Pediatric Sickle Cell Disease Musculoskeletal

  • Etiology:
    — Sickling of red blood cells -> anemia -> marrow hyperplasia, marrow reconversion, extra-medullary hematopoiesis
    — Vascular occlusion -> bone infarcts, osteonecrosis
    — Osteomyelitis due to Staphylococcus aureus + Salmonella
  • Imaging:
    — Marrow hyperplasia: long bones – widening of metaphyses / widening of trabeculae / thinning of cortex / osteopenia, skull – widened diploic spaces
    — Bone infarct: in proximal femur / proximal humerus / distal femur / proximal tibia, lucency + sclerosis of medullary bone, cortical bone infarct -> periosteal reaction, H-shaped vertebra due to infarct of central part of vertebral body
    — Infection: see erosions / lysis / periosteal reaction, infarction vs. infection appear similar on MR as marrow edema and extra-osseous fluid collections but infarction has high signal intensity on T1WI with fat saturdation due to packed RBCs
  • Clinical: osteomyelitis is 50 times less common than osteonecrosis, suspect osteomyelitis if patient does not respond to conservative management / has asplenia or impaired complement and phagocytic activity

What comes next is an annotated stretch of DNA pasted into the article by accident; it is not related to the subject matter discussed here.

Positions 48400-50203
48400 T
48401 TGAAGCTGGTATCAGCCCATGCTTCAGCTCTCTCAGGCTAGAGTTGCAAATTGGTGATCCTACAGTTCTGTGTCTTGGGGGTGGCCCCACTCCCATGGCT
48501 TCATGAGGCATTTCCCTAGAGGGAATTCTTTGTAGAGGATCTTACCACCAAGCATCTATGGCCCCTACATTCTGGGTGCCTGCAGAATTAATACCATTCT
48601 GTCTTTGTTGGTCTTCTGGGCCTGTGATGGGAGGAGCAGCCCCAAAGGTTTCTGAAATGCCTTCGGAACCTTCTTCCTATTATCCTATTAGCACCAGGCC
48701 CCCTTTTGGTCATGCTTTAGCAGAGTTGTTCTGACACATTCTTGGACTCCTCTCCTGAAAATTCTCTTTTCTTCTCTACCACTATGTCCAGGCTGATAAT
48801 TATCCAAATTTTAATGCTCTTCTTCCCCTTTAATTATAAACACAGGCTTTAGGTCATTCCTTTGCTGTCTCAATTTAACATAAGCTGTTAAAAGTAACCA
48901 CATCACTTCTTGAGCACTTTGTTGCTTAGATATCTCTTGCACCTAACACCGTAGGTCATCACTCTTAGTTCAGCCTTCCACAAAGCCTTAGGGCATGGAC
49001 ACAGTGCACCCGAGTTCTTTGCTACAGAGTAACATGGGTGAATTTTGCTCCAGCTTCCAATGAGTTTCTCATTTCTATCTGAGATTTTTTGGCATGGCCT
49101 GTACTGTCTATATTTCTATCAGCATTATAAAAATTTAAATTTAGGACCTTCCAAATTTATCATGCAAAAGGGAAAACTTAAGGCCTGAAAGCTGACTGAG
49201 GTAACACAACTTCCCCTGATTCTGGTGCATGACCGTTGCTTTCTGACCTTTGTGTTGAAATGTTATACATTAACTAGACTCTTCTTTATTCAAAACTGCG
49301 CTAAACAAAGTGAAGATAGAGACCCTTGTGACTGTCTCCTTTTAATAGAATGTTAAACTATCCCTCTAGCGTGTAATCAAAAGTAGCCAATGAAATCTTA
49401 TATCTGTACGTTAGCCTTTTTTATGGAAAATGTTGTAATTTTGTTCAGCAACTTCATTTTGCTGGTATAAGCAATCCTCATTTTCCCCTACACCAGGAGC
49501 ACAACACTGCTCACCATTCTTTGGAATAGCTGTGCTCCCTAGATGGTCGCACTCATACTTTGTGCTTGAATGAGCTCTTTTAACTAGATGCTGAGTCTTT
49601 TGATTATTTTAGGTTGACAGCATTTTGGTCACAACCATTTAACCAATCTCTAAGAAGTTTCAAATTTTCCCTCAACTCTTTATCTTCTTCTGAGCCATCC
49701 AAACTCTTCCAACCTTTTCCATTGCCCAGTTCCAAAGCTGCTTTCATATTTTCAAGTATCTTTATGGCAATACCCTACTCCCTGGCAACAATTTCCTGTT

• Spine T1 marrow changes
    — Age < 1 year – vertebral body signal decreased than adjacent disc — 1 year – 5 years – vertebral body signal = adjacent disc — > 5 years – vertebral body signal greater than adjacent disc
  • Extremity T1 marrow changes
    — There is fat in epiphysis within 6 months of radiographic appearance
    — Fatty marrow changes in diaphysis of humerus and femur begin by 1 year and complete by 10 years
  • Normal T1 marrow changes
    — During 1st and 2nd decade of life red marrow gradually converts to yellow (fatty) marrow
    — In each extremity, conversion occurs from periphery (fingers and toes) to center of body (shoulders and hips)
    — In each bone, 1st epiphysis, 2nd diaphysis, 3rd metaphysis
  • Marrow reconversion with anemia
    — Order of transformation back to red marrow is reversed
    — Epiphysis are the last part to reconvert

Radiology Cases of Sickle Cell Disease Musculoskeletal

Radiograph of sickle cell disease of the spine
Lateral radiograph of the thoracic spine shows multiple H-shaped vertebral bodies.
CXR of acute chest syndrome
CXR AP (left) shows a dense opacity in the left lower lobe which on the lateral (right) is seen to be located posteriorly, causing a spine sign. The lateral radiograph also shows the T8 and T10 vertebral bodes to be H-shaped.
CXR of H-shaped vertebral bodies in sickle cell disease
CXR AP (left) shows opacity in the left lower lobe that on the lateral (middle) is located posteriorly (spine sign). The vertebral bodies (right) have an H-shaped appearance throughout the thoracic and lumbar spine.